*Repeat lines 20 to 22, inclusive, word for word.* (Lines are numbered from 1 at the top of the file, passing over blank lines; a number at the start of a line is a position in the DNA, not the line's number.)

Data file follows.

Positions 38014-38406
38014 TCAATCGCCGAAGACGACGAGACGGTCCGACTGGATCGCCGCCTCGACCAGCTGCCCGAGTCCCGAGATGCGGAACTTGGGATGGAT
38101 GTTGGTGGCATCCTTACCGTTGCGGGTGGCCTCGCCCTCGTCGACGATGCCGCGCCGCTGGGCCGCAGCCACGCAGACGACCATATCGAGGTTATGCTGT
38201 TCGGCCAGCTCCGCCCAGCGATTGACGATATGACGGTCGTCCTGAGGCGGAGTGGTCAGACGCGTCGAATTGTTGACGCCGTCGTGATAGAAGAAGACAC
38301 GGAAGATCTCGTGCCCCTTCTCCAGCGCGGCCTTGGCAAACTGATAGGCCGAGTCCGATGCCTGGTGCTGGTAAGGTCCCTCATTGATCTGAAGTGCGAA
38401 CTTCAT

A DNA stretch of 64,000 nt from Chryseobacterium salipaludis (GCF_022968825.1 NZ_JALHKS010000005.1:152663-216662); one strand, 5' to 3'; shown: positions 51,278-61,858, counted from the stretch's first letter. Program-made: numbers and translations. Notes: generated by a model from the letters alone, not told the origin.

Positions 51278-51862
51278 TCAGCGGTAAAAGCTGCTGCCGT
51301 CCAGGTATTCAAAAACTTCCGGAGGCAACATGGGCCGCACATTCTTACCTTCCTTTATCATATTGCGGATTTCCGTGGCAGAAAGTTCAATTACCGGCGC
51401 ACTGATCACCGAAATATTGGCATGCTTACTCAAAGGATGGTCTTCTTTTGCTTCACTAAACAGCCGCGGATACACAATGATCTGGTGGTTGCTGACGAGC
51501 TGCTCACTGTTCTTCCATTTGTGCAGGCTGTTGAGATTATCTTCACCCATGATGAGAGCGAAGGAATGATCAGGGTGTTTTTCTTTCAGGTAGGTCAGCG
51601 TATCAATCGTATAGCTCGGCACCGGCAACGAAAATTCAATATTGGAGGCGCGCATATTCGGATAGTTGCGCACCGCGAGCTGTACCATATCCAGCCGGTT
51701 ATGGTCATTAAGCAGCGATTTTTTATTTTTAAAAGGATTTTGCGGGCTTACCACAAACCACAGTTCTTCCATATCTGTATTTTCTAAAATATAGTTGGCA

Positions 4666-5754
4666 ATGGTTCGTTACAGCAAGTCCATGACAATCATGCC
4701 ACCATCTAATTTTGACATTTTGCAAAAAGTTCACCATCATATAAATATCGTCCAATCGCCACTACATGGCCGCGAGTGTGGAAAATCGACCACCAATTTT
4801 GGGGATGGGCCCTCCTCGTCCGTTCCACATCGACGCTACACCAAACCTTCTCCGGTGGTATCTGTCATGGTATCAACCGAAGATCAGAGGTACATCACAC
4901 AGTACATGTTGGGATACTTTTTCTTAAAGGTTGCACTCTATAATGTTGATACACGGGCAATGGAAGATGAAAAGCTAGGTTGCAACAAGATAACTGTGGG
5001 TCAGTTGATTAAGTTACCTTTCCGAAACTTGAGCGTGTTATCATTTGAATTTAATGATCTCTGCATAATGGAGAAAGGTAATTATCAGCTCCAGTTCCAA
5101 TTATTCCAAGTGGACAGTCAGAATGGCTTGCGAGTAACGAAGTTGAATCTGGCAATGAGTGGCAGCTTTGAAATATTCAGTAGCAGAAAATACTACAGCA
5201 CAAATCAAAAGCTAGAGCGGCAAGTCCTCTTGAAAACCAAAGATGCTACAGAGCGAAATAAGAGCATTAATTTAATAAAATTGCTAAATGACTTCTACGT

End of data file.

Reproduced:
5001 TCAGTTGATTAAGTTACCTTTCCGAAACTTGAGCGTGTTATCATTTGAATTTAATGATCTCTGCATAATGGAGAAAGGTAATTATCAGCTCCAGTTCCAA
5101 TTATTCCAAGTGGACAGTCAGAATGGCTTGCGAGTAACGAAGTTGAATCTGGCAATGAGTGGCAGCTTTGAAATATTCAGTAGCAGAAAATACTACAGCA
5201 CAAATCAAAAGCTAGAGCGGCAAGTCCTCTTGAAAACCAAAGATGCTACAGAGCGAAATAAGAGCATTAATTTAATAAAATTGCTAAATGACTTCTACGT